While your teen is likely thrilled to obtain their driver’s license for the first time, it’s important to take this time to educate them on safe driving. Studies from the National Safety Council show that the most dangerous time of a teen driver‘s life is the first 12 months of having their license. In fact, this risk increases in the summer for a number of reasons. Find out why below along with tips to help you encourage safe driving.
Set boundaries and curfews despite the season. While the school year is full of activities and curfews, things tend to loosen up around summer, leading to less restriction and more time out late with friends. One negative factor is that teens get less sleep, leading to more driving when tired (which some studies indicate is equally as dangerous as driving drunk). According to AAA research, the chances of being involved in a deadly crash doubles specifically for teens when driving at night, with more than half of nighttime crashes occur between 9 p.m. and midnight.
Remind them of the importance of the speed limit. While speeding in the warm summer air is tempting, one-third of all yearly traffic deaths in the U.S. are associated with driving over the speed limit. Adjusting speed for the current conditions and assuming hazards that may not be detectable yet can reduce the chance of accidents. I recommend having your teen place an object on their wrist such as a rubber band or bracelet), or on the steering wheel to remind them to look at their speedometer on a regular basis!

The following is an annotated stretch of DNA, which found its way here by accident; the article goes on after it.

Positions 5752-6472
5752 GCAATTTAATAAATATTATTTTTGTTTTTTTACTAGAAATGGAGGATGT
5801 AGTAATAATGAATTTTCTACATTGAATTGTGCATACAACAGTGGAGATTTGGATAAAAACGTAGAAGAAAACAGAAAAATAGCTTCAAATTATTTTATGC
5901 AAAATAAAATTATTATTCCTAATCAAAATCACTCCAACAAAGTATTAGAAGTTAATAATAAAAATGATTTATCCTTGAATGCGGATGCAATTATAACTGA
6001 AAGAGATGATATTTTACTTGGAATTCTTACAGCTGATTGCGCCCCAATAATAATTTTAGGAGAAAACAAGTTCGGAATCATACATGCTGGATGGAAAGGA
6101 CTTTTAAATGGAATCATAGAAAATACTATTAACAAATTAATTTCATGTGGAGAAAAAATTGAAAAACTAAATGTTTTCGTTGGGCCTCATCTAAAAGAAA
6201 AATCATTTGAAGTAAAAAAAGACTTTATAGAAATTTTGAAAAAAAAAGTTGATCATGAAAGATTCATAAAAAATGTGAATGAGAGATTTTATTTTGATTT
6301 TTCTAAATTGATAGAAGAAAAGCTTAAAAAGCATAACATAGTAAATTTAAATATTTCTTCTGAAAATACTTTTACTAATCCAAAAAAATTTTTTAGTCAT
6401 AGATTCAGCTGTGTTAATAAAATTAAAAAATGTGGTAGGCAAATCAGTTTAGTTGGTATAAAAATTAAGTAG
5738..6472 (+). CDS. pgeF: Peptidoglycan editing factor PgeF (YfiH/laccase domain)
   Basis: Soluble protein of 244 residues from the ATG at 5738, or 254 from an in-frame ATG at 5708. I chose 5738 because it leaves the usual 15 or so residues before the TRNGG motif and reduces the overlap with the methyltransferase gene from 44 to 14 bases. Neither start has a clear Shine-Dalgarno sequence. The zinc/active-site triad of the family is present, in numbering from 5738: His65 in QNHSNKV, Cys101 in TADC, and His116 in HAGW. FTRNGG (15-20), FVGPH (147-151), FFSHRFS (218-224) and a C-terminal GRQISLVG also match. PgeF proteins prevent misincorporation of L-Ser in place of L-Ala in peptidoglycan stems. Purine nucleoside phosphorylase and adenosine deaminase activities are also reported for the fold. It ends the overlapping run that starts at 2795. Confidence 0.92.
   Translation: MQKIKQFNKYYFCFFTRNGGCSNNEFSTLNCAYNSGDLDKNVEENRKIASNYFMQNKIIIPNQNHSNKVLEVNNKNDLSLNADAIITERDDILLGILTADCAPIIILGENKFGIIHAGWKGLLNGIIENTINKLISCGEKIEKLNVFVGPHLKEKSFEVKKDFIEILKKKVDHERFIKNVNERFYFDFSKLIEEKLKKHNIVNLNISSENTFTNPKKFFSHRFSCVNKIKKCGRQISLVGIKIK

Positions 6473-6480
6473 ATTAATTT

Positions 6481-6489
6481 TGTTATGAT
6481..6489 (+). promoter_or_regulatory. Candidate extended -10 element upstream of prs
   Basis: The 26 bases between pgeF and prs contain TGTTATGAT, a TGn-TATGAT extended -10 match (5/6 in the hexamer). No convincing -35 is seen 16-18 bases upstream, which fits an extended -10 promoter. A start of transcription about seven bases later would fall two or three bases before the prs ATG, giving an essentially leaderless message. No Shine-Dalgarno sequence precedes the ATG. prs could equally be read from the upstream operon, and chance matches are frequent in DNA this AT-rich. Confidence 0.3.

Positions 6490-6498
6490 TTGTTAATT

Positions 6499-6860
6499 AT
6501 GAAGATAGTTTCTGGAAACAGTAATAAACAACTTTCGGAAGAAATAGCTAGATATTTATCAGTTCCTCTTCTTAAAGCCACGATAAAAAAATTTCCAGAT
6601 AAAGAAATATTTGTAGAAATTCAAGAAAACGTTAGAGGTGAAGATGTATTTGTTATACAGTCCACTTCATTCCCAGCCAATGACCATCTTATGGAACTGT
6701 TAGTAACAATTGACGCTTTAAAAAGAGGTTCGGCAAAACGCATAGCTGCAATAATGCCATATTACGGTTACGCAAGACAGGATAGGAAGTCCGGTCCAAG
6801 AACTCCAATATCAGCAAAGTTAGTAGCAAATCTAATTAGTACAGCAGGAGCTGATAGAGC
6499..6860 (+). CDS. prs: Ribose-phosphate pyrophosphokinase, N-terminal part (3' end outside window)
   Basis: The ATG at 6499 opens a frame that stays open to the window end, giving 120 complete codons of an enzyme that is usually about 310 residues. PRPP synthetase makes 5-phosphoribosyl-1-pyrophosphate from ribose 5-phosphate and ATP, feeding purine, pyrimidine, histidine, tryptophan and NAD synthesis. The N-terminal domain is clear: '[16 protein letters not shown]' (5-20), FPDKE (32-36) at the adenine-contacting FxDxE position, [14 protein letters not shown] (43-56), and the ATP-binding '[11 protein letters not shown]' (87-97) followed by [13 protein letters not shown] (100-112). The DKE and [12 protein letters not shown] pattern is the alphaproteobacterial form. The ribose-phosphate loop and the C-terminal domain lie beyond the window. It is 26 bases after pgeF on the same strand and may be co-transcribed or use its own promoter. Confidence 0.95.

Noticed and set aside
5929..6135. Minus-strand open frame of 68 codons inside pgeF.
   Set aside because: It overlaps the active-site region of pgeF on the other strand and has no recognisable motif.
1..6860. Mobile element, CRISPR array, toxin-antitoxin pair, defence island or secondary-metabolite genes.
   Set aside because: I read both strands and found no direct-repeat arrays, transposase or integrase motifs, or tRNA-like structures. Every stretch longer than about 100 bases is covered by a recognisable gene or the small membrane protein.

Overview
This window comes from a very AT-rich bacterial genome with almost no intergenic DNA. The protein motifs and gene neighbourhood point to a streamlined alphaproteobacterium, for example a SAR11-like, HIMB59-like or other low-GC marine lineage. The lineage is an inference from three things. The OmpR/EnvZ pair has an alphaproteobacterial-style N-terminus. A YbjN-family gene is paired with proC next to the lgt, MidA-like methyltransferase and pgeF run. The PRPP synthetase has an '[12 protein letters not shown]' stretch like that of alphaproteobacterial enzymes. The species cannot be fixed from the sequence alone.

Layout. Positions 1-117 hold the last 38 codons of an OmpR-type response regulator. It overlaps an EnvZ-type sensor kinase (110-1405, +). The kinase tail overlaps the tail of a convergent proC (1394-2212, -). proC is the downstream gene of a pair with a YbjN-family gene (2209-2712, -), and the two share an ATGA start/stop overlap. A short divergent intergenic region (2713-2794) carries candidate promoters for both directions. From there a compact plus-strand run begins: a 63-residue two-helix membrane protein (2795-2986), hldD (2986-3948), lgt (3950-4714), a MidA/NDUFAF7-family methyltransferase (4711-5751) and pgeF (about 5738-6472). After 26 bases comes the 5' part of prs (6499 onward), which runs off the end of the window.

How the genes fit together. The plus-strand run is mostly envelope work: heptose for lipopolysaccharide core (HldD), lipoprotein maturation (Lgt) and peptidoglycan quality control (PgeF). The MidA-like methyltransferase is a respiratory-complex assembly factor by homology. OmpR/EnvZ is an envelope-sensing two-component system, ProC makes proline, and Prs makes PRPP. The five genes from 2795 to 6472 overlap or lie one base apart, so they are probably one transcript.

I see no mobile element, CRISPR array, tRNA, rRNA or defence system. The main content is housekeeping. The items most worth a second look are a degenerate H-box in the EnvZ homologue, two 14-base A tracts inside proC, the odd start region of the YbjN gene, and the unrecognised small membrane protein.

Put away your phone. While many parents preach the dangers of texting and driving to their teens, it isn’t convincing when you continue to use your phone yourself. It really can wait! The increase in distracted driving cases has greatly increased alongside the rise in popularity of smartphones. A common consequence of distracted driving is drifting off the side of the road or out of your lane, which causes drivers to overcorrect and in the worst of cases, flip their cars.
Take three seconds to fasten your seatbelt. This is another case of leading by example and not downplaying the importance of a seatbelt at all times. In addition to avoiding a citation, using lap/shoulder belts decreases your risk of being killed or seriously injured in a crash 45 to 50 percent.
Be open to honesty. Though the legal drinking age in Georgia is 21, it’s not uncommon for some teenagers to bend the rules. Let them know that in the event of them going against the law and drinking, it’s better to simply call for a ride than to risk getting on the road. This can not only save them from the possibility of getting a costly underage DUI, but from hurting themselves or others. Being grounded is better than being in jail, or worse.
The crash risk for young drivers’ does not begin decreasing significantly until age 25. Do your part by reminding your teen to always be mindful of driving safely. To contact a reputable lawyer in Georgia, contact me, Mickey Roberts. Be sure to follow me on Facebook, Twitter, and Google+ for traffic law updates and news.